BIBLE HISTORY IN ISLAM
EVERY reader of the Qur'an knows that it contains lengthy and repeated references to Bible history. A very large amount of space indeed is given in the Qur'an to the stories of the early Patriarchs; whilst Moses, David, Solomon and others are also frequently mentioned. Now if the Qur'an ‘confirms,’ as it claims to do, the Old and New Testament Scriptures, then it is obvious that Qur'anic references to the great men mentioned in those books will agree with the accounts found in the Torah and Injil. Far from this being the case, however, we shall show that Muhammad again and again falls into serious error with regard to those whom he mentions. Two principal reasons may be assigned for these mistakes on the part of Muhammad. In the first place, we have direct evidence from Islamic sources that Muhammad was in the habit of asking the Jews concerning their Faith, and that, in reply, the crafty sons of Israel often deliberately misled the Prophet by misrepresenting the truth, and by leading him to believe that what they had told him was in reality in their Scriptures. This evidence is furnished by no less an authority than 'Abbas, one of the companions of the Prophet. The Tradition itself is recorded by Muslim, and runs as follows:—
قَالَ ابْنُ عَبَّاسٍ فلما سَأَلَهُمُ النَّبِيُّ صلعم عَنْ شَىْءٍ من أهل الكتاب فَكَتَمُوهُ إِيَّاهُ وَأَخْبَرُوهُ بِغَيْرِهِ فَخَرَجُوا قَدْ أَرَوْهُ أَنْ قَدْ أَخْبَرُوهُ بِمَا سَأَلَهُمْ
‘Ibn 'Abbas said that, when the Prophet asked any question of the people of the Book, they suppressed the matter, and, in place of it, told him something else, and went away letting him think that they had told him what he asked them.’ 86 Here, then, we have a sufficient explanation of the fact that many of the Jewish stories repeated in the Qur'an do not agree with the inspired records of the Torah and Injil.
Another undoubted reason for the historical errors of the Qur'an is the fact that the Jews of Arabia in the time of Muhammad had largely superseded the study of the Torah by that of the Talmud. This latter was a collection of traditional folk-lore and Rabbinical speculation concerning almost every conceivable topic. Apocryphal stories of the ancient Patriarchs and traditional comments and glosses of the ancient Scriptures made up a large portion of the Talmud, which, rather than the Torah, was the book most studied in the schools and recited on public occasions. Little wonder, then, that Muhammad, as he listened to its unhistorical legends, should have imagined them to be the very words of Scripture, and so was led to incorporate them in his Qur'an. This is the view of no less a scholar than Sir Amir 'Ali, who admits 87 that Muhammad ‘borrowed from the fleeting fancies of Zoroastrianism, Sabeanism and the Talmudic Jew.’ These borrowed 'fancies' no doubt contributed not a little to the many historical errors of the Qur'an. In another place the same Muslim writer, speaking of similar Traditions current amongst the Christians of Arabia in the time of Muhammad, makes the following significant admission:— ‘Before the advent of Muhammad, all these traditions, based on fact though tinged by the colourings of imagination, must have become firmly imbedded in the convictions of the people, and formed essential parts of the folk-lore of the country. Muhammad, therefore, when promulgating his faith and his laws, found these Traditions floating among his people; he took them up and adopted them as the lever for raising the Arabs as well as the surrounding nations from the depth of social and moral degradation into which they had fallen.’ 88 If, as the Sayyid admits, Muhammad ‘took up’ and ‘adopted’ ‘traditions based on fact, though tinged by the colourings of imagination,’ is it any wonder that many historical errors as to matters of fact found a place in his teaching!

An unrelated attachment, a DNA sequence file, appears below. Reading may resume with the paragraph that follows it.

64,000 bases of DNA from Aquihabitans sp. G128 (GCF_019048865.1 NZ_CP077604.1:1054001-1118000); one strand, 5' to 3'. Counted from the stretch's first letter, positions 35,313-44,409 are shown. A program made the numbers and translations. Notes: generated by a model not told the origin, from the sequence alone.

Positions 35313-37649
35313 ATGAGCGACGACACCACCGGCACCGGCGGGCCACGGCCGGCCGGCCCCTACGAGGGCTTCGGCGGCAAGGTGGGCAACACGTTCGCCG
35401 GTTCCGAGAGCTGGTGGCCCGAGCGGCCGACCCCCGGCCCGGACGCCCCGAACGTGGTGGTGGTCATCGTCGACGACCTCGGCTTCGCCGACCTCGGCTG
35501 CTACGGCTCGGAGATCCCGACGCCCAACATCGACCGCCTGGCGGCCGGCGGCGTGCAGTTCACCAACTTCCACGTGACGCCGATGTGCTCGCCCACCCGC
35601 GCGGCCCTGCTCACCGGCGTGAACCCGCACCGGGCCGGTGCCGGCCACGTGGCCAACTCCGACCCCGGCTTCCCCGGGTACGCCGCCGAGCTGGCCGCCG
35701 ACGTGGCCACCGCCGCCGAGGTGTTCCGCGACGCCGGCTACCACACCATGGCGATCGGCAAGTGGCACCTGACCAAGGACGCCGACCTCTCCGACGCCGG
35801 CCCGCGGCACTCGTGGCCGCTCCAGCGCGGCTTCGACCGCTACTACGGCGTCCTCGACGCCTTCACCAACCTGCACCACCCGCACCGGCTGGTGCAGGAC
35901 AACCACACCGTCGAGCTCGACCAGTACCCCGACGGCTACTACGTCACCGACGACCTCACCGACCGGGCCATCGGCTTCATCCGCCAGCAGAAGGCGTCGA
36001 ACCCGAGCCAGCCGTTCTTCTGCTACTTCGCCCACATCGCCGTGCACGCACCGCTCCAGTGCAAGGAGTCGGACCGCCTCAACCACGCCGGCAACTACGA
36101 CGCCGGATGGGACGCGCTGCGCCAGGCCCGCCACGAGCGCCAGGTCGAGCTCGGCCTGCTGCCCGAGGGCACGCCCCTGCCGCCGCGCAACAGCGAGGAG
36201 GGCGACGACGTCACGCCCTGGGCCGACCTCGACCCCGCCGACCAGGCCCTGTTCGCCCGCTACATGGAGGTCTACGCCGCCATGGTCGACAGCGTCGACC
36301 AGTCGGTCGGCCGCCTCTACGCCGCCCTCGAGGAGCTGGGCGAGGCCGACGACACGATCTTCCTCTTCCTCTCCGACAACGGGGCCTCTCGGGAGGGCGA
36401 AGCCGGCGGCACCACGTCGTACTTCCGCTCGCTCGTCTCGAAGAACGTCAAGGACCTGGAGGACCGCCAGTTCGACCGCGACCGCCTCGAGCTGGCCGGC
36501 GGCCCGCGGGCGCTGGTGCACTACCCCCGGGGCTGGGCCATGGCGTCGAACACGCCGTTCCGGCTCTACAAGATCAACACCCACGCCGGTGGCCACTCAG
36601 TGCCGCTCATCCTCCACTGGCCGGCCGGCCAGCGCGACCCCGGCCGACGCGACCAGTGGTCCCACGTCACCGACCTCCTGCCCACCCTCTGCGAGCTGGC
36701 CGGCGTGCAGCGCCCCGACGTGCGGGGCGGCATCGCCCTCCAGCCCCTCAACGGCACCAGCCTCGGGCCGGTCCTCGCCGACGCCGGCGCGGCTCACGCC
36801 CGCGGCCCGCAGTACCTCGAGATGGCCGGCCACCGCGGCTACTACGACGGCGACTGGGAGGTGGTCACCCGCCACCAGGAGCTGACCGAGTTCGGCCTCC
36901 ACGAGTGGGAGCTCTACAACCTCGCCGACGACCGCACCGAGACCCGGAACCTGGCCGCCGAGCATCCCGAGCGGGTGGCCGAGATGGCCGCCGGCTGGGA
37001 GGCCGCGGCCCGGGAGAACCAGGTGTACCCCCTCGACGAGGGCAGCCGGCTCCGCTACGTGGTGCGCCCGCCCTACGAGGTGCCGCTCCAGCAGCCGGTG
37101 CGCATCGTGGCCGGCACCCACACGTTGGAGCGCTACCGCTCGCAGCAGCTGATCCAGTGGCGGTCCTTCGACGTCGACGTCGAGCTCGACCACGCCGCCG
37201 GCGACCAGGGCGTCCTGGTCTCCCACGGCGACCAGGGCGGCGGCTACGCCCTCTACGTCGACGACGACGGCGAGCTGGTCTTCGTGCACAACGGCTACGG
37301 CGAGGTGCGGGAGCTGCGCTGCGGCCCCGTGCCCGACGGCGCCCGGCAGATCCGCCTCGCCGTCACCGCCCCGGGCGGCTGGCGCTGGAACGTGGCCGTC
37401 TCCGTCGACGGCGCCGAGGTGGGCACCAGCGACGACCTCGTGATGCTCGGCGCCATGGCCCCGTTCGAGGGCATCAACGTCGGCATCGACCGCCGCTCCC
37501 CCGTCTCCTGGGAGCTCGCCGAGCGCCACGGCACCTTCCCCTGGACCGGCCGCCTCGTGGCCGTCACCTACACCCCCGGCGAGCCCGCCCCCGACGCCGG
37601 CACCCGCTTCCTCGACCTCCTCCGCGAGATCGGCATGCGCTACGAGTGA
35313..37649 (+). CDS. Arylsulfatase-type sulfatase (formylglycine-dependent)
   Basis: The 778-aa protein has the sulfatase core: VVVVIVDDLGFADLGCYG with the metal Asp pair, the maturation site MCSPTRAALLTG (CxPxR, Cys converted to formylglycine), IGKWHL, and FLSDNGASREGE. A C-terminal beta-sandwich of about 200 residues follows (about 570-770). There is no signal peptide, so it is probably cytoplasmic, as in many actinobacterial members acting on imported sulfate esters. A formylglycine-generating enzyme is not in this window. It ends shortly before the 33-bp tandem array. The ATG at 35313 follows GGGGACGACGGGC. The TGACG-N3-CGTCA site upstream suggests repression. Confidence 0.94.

We do not propose to show here to what extent Muhammad borrowed from Jewish and Christian tradition, 89 but we intend to confine ourselves to a few illustrations of the historical errors in which the Qur'an abounds. These illustrations could be multiplied almost indefinitely, but limits of space forbid more than the briefest selection.